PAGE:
• Frances Rockey

    01/22/2019 11:58 AM

    So well spoken, Governor Huckabee. Way too much hate in today’s world. My husband, Robert and I so enjoy your daily emails and also your show on TBN. The Lord is using you even though you aren’t our President. Thank your daughter too for all she is doing for America!

  • Robert M. Rhoades

    01/22/2019 10:11 AM

    Thank you for your column. I enjoy the Christian angle you are coming from. Indeed Dr. King knew of the costs before he started following Jesus. Would that we all could follow with that conviction. But many times we follow in a path that has already been beaten down and is easy to walk. Dr. King did open a path that made it easier for others to walk. But as Christians we also need to use Dr. King's sermons as historical statements that tell of a Savior named Jesus to lost and dying world. Not use Dr. King for our agenda but to quote him as we would Bonhoeffer or Schaffer.

  • Anita Mae Barker

    01/22/2019 03:39 AM

    You are so right about Dr. King. Judge people by the content of their character not their color.

  • Dorie Kolosky

    01/21/2019 11:53 PM

    Wonderful article.

  • Samuel Smith

    01/21/2019 10:34 PM

    "Darkness cannot drive out darkness: only light can do that. Hate cannot drive out hate: only love can do that."
    Dr. Martin Luther King Jr.

  • Ruby Howell

    01/21/2019 07:23 PM

    If MLK were alive today he would be very disappointed how some of the people were acting. I too lived during those days & the racial tension today is right up there with his day. I love the statement that was made that we should love & not hate. The Bible does speak of us to sit down & reason together, but no one wants to sit down & reason together with respect for the other's view point. Work one finding common ground.

  • Nathan Mitre

    01/21/2019 05:52 PM

    Hi Mike, Thank you for this article on remembering the late Reverend Dr. Martin Luther King Jr. Today I learned something about Dr. MLK Jr. — that he doubted the virgin birth of Jesus Christ, he doubted the bodily resurrection of Jesus Christ, he doubted other miracles in the Bible, and that he said the Bible was mythological. I’m not saying that his accomplishments and teachings should be entirely discounted or questioned, but with those kind of liberal beliefs, I cannot see him as the kind of spiritual authority worth following. P.S. His papers stating these beliefs of his are available to read at Stanford University.

  • Norman R Able

    01/21/2019 05:04 PM

    You have accurately described what Dr. King's truly believed & said, which was based on the Bible, and not what too many people twist his message to have been. They want to eliminate the Bible and the spiritual aspect of his messages. He was a man of prayer. He proclaimed Jesus' message, "...whatever you did not do for one of the least of these, you did not do for me (Christ)." (Matthew 25:45) Again, thanks for the truthfulness of your messages. Lord bless and sustain is my prayer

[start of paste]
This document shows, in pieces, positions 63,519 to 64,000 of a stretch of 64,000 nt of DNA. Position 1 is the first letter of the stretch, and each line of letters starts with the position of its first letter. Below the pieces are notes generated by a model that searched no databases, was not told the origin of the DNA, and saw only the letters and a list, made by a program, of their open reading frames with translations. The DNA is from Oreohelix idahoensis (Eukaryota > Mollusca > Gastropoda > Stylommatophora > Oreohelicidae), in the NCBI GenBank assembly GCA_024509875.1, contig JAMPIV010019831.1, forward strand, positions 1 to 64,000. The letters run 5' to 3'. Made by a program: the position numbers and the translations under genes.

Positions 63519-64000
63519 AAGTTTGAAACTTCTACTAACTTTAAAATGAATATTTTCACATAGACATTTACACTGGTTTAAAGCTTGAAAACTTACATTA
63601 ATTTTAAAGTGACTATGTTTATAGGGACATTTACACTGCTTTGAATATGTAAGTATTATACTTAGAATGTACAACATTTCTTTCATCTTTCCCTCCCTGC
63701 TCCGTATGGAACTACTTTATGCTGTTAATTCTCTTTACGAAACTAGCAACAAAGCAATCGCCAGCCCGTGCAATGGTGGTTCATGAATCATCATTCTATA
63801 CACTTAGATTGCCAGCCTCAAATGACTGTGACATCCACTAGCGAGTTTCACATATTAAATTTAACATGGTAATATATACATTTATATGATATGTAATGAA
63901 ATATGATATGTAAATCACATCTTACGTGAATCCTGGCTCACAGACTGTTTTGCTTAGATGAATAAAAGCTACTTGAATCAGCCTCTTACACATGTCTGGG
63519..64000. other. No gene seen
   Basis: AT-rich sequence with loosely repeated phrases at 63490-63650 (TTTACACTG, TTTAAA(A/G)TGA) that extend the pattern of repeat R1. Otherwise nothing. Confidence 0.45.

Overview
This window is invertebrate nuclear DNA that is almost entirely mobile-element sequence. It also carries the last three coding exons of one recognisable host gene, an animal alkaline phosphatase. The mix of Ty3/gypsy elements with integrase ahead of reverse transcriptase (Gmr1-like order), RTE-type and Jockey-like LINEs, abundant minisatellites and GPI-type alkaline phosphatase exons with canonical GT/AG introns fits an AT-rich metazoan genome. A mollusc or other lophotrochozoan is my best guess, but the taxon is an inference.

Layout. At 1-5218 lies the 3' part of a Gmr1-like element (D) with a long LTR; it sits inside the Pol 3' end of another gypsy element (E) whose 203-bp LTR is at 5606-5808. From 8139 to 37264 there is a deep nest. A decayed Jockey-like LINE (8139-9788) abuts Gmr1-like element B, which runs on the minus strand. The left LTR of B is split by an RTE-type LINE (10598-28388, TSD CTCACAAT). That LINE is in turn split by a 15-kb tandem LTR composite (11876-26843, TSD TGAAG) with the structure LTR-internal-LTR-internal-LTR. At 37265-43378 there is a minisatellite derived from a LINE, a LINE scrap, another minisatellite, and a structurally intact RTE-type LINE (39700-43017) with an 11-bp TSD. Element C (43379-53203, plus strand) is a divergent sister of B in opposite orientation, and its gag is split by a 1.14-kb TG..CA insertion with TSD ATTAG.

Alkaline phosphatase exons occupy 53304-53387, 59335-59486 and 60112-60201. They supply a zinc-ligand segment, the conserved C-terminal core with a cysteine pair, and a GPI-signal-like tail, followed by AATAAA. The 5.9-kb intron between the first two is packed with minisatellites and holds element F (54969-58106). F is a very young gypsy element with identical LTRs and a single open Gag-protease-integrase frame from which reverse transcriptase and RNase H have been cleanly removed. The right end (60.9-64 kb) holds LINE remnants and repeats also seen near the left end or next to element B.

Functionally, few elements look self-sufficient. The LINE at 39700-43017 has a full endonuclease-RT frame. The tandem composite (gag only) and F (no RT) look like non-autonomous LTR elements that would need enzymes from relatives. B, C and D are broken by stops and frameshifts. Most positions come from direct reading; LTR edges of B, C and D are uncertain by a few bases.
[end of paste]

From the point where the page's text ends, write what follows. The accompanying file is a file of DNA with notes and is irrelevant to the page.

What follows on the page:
• PatCarter

    01/21/2019 03:52 PM

    I would like to know the number of members of Congress who were in Pelosi's planned trip to Afghanistan. I have heard there were only 8 or 9 members of Congress and that there were 80-90 individuals who were not members. No media outlet has stated who was in the group; I believe it is a pertinent fact for Americans to know. I would also like to know how much time and how many service people are usually questioned by Congressional delegates when they visit military abroad. This is a poor method of doing fact-finding IMHO,.

  • Kevin J Cook

    01/21/2019 03:32 PM

    Slavery is appalling and evil. But let’s portray American slavery and human slavery in historical perspective:
    Slavery has been around since the fall of man and best perfected by the Egyptians and Muslims. Before black slavery in America there was white slavery called indentured slavery of Irish and British whites. The first slave owner in the American colonies was a black named Anthony Johnson. One the most feared and notorious slave owners in the south was a black man named William Ellison who made was a slave breeder and supported the confederacy. Before the civil war there were 3,500 black slave owners who owned over 10,000 slaves in the south a percentage equal to percent of white slave owners. The democrats who founded the KKK always voted against freeing slaves. It took a republican president and over 500,000 fellow American’s deaths to end slavery. The democrats voted against civil rights for blacks and enslave blacks today with reverse discrimination, handouts and excuses for their 80% of black children born out of wedlock, ave 8th grade education, more black babies aborted then born, single black moms on record welfare.

  • George D Morlan

    01/21/2019 01:47 PM

    I would like to see your views on the amnesty matter. As I understand the term, it means a decision not to pursue an offense for s significant group of people who have committed the offense. If I'm right, amnesty is not at issue (or should not be, for the children who were brought here by their parents who entered the US illegally. Their parents, not them, broke the law. So I do not agree with the people (almost all conservatives) who oppose DACA resolution on amnesty grounds.